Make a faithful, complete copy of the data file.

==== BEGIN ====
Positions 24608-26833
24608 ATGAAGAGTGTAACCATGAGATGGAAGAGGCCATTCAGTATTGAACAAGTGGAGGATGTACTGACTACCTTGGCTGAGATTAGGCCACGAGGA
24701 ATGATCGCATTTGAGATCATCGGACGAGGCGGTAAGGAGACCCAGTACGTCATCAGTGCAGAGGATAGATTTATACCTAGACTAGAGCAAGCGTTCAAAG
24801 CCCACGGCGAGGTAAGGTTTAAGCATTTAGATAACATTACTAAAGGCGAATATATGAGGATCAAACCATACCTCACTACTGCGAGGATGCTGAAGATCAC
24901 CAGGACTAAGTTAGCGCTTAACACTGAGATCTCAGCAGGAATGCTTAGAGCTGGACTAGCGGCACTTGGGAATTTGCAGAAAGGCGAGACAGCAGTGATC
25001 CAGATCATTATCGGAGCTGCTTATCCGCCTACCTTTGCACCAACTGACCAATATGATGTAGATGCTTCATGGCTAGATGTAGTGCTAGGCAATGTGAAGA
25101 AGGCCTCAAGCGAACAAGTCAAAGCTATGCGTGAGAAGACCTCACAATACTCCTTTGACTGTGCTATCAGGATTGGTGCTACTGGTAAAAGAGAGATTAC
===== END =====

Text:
Positions 24608-26833
24608 ATGAAGAGTGTAACCATGAGATGGAAGAGGCCATTCAGTATTGAACAAGTGGAGGATGTACTGACTACCTTGGCTGAGATTAGGCCACGAGGA
24701 ATGATCGCATTTGAGATCATCGGACGAGGCGGTAAGGAGACCCAGTACGTCATCAGTGCAGAGGATAGATTTATACCTAGACTAGAGCAAGCGTTCAAAG
24801 CCCACGGCGAGGTAAGGTTTAAGCATTTAGATAACATTACTAAAGGCGAATATATGAGGATCAAACCATACCTCACTACTGCGAGGATGCTGAAGATCAC
24901 CAGGACTAAGTTAGCGCTTAACACTGAGATCTCAGCAGGAATGCTTAGAGCTGGACTAGCGGCACTTGGGAATTTGCAGAAAGGCGAGACAGCAGTGATC
25001 CAGATCATTATCGGAGCTGCTTATCCGCCTACCTTTGCACCAACTGACCAATATGATGTAGATGCTTCATGGCTAGATGTAGTGCTAGGCAATGTGAAGA
25101 AGGCCTCAAGCGAACAAGTCAAAGCTATGCGTGAGAAGACCTCACAATACTCCTTTGACTGTGCTATCAGGATTGGTGCTACTGGTAAAAGAGAGATTAC